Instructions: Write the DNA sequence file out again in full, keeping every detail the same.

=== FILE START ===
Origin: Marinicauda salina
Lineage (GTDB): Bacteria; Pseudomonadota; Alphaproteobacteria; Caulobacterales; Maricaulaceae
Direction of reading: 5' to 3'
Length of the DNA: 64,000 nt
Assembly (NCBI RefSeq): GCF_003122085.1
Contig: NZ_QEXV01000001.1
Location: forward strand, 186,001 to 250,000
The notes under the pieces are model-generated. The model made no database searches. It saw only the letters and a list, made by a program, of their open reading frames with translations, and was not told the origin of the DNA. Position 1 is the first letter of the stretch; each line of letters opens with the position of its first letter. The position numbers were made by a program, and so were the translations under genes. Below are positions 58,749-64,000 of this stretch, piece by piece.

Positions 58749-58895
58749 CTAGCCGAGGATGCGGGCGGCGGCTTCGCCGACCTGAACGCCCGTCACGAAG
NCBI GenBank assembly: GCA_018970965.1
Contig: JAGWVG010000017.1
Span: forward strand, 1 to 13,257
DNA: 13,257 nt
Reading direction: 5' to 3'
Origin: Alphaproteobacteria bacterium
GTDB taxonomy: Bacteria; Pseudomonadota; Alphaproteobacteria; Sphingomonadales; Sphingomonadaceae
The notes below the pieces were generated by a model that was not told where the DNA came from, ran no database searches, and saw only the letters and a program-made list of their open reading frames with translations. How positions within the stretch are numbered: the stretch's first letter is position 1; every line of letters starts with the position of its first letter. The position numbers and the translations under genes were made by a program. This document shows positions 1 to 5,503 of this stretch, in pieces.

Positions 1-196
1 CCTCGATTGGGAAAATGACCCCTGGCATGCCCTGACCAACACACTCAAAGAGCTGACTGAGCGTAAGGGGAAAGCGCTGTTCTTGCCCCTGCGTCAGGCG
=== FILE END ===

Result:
Origin: Marinicauda salina
Lineage (GTDB): Bacteria; Pseudomonadota; Alphaproteobacteria; Caulobacterales; Maricaulaceae
Direction of reading: 5' to 3'
Length of the DNA: 64,000 nt
Assembly (NCBI RefSeq): GCF_003122085.1
Contig: NZ_QEXV01000001.1
Location: forward strand, 186,001 to 250,000
The notes under the pieces are model-generated. The model made no database searches. It saw only the letters and a list, made by a program, of their open reading frames with translations, and was not told the origin of the DNA. Position 1 is the first letter of the stretch; each line of letters opens with the position of its first letter. The position numbers were made by a program, and so were the translations under genes. Below are positions 58,749-64,000 of this stretch, piece by piece.

Positions 58749-58895
58749 CTAGCCGAGGATGCGGGCGGCGGCTTCGCCGACCTGAACGCCCGTCACGAAG
NCBI GenBank assembly: GCA_018970965.1
Contig: JAGWVG010000017.1
Span: forward strand, 1 to 13,257
DNA: 13,257 nt
Reading direction: 5' to 3'
Origin: Alphaproteobacteria bacterium
GTDB taxonomy: Bacteria; Pseudomonadota; Alphaproteobacteria; Sphingomonadales; Sphingomonadaceae
The notes below the pieces were generated by a model that was not told where the DNA came from, ran no database searches, and saw only the letters and a program-made list of their open reading frames with translations. How positions within the stretch are numbered: the stretch's first letter is position 1; every line of letters starts with the position of its first letter. The position numbers and the translations under genes were made by a program. This document shows positions 1 to 5,503 of this stretch, in pieces.

Positions 1-196
1 CCTCGATTGGGAAAATGACCCCTGGCATGCCCTGACCAACACACTCAAAGAGCTGACTGAGCGTAAGGGGAAAGCGCTGTTCTTGCCCCTGCGTCAGGCG